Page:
School Vouchers Did Not Improve Student Achievement in Washington, D.C.!

Dear Commons Community,

Last Thursday, the United States Department of Education’s Institute of Education Sciences,  released a report, The Evaluation of the D.C. Opportunity Scholarship Program, the only federally funded voucher program in the country, that found students who attended a private school through the program performed worse on standardized tests than their public school counterparts who did not use the vouchers.  As reported by the New York Times:

“For more than a decade, House Republicans led by the former Speaker John A. Boehner have used school children in the nation’s capital as an experiment for school choice, funding a far-reaching voucher program to send poor children to private schools over the opposition of local teachers and unions.

Now, with Betsy DeVos, one of the country’s fiercest advocates of school choice, installed as education secretary, that experiment is poised to go national. But Ms. DeVos’s own department this week rendered judgment on the Washington school choice program: It has not improved student achievement, and it may have worsened it.

Among students who attended poor-performing public schools — the targets of this and other voucher programs — there was no significant effect on achievement.

Researchers and experts said the report offered a valuable, if limited, snapshot of the program that was based on a one-year study of 1,700 students — 995 who were selected through a lottery to receive scholarship offers, and 776 who were not.

The program was established in 2004 during Mr. Boehner’s tenure as chairman of the House Committee on Education and the Workforce, and he proposed the legislation to reauthorize it in 2011 under the Scholarships for Opportunity and Results Act. Congress also mandated an independent evaluation of the program.

The report, released Thursday, was well underway before the 2016 election, but it comes as President Trump and Ms. DeVos press Congress to devote hundreds of millions of dollars to a voucher program as part of a $1.4 billion plan to expand school choice among private, parochial and public charter schools — a move that critics say would cripple the public education system.

Researchers said that the Washington program was not intended to make a case for or against a national voucher system. The city has a robust choice of charter and private schools, and public schools have significantly improved in the past decade — conditions not mirrored in other school districts.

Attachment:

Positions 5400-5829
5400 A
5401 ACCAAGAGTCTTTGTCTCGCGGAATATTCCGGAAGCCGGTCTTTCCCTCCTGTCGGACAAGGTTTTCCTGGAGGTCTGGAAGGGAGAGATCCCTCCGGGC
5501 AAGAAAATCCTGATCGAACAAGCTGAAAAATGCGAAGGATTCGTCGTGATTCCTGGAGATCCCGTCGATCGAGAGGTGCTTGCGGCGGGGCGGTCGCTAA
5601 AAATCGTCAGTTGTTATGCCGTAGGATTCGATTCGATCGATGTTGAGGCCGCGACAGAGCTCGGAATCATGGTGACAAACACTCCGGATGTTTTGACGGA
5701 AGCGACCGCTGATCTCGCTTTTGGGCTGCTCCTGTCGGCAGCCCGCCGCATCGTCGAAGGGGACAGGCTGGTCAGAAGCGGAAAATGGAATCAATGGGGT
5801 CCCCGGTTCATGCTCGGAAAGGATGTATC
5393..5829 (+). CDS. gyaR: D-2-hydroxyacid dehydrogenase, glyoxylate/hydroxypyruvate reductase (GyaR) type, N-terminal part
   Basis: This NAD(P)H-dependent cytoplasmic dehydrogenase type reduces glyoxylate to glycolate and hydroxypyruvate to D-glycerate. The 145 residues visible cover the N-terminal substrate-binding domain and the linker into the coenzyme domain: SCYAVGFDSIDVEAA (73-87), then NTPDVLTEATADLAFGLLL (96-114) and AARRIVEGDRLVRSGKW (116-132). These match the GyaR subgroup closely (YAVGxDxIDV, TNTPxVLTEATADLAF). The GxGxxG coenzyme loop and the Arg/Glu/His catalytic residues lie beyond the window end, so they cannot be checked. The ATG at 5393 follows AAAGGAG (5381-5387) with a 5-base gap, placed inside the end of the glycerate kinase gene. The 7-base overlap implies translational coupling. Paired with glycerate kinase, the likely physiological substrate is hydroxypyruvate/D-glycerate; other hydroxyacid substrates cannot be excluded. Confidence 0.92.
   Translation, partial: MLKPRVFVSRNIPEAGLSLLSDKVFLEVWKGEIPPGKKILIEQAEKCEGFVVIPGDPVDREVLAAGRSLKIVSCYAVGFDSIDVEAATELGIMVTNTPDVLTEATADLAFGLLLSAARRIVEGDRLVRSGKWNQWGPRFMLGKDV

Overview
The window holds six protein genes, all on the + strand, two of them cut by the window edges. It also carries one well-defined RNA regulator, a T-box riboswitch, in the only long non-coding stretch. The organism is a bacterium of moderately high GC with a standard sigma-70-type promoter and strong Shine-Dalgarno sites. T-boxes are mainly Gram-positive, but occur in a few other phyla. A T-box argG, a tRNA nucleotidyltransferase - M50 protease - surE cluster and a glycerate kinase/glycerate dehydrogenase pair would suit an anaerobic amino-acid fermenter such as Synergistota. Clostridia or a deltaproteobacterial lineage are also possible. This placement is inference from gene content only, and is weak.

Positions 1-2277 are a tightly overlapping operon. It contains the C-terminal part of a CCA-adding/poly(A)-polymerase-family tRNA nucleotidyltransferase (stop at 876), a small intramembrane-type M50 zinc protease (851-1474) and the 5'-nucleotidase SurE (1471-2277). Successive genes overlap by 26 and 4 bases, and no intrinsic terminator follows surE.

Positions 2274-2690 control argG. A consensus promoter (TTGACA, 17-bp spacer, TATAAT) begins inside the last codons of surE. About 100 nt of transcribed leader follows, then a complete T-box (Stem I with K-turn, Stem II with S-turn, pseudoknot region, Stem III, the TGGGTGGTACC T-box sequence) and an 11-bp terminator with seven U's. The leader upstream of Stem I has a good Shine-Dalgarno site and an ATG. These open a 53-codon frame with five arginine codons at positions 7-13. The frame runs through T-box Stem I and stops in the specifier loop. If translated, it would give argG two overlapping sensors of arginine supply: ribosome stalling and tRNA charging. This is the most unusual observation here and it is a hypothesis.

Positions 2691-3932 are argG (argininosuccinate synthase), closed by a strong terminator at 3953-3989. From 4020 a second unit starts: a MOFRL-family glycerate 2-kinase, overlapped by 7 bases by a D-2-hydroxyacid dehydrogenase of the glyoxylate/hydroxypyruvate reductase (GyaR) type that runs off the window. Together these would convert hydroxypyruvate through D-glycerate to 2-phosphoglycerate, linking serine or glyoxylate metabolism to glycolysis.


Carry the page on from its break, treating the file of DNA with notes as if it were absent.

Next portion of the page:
“In D.C., it’s good to think of this as a study of value added to an environment that is already rich with school choice,” said Marsha Silverberg, who oversaw the evaluation for the Institute of Education Sciences.

Still, the results are sizable enough to conclude that students who were not selected for vouchers fared better academically.

Math scores among students who used the vouchers were roughly seven percentage points lower than students who were not selected. The negative academic effect was even more pronounced for students who were not attending a low-performing school when they were awarded the vouchers — their scores were 14.6 percentage points lower in reading and 18.3 percentage points lower in math — and for students in elementary school.

Switching schools had little effect on the achievement gap, the report found, but students in public schools did receive more instruction time each week in math and reading than students who used the private school vouchers. Private school proponents have often argued that comparing standardized test scores of public and private schools is unfair because public schools are held more accountable for test scores and tend to spend more time teaching tested subjects while private schools offer enrichment programs like art and music.”

Regardless of these findings, there will be a major push for school vouchers in the coming year.  It will be interesting to see how state leaders and education departments will react to voucher proposals from the USDOE.





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